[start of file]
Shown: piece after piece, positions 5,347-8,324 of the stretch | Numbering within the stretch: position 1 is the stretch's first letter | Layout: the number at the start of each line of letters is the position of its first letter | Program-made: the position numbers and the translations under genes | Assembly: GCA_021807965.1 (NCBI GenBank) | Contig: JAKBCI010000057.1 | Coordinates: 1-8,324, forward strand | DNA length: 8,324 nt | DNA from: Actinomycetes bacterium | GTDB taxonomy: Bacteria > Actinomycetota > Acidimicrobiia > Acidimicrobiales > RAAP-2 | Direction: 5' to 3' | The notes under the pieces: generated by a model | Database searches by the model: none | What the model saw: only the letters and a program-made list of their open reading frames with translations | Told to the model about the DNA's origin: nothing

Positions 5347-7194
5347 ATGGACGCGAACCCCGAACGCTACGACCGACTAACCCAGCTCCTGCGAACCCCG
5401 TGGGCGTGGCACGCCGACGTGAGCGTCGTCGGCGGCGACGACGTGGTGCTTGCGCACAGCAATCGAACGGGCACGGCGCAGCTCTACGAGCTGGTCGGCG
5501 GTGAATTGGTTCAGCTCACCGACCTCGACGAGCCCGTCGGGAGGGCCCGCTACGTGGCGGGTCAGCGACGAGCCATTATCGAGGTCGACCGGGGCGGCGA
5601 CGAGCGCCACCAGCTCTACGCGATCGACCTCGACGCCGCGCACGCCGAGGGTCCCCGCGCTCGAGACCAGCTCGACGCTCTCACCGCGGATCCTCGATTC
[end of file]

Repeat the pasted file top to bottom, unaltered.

Shown: piece after piece, positions 5,347-8,324 of the stretch | Numbering within the stretch: position 1 is the stretch's first letter | Layout: the number at the start of each line of letters is the position of its first letter | Program-made: the position numbers and the translations under genes | Assembly: GCA_021807965.1 (NCBI GenBank) | Contig: JAKBCI010000057.1 | Coordinates: 1-8,324, forward strand | DNA length: 8,324 nt | DNA from: Actinomycetes bacterium | GTDB taxonomy: Bacteria > Actinomycetota > Acidimicrobiia > Acidimicrobiales > RAAP-2 | Direction: 5' to 3' | The notes under the pieces: generated by a model | Database searches by the model: none | What the model saw: only the letters and a program-made list of their open reading frames with translations | Told to the model about the DNA's origin: nothing

Positions 5347-7194
5347 ATGGACGCGAACCCCGAACGCTACGACCGACTAACCCAGCTCCTGCGAACCCCG
5401 TGGGCGTGGCACGCCGACGTGAGCGTCGTCGGCGGCGACGACGTGGTGCTTGCGCACAGCAATCGAACGGGCACGGCGCAGCTCTACGAGCTGGTCGGCG
5501 GTGAATTGGTTCAGCTCACCGACCTCGACGAGCCCGTCGGGAGGGCCCGCTACGTGGCGGGTCAGCGACGAGCCATTATCGAGGTCGACCGGGGCGGCGA
5601 CGAGCGCCACCAGCTCTACGCGATCGACCTCGACGCCGCGCACGCCGAGGGTCCCCGCGCTCGAGACCAGCTCGACGCTCTCACCGCGGATCCTCGATTC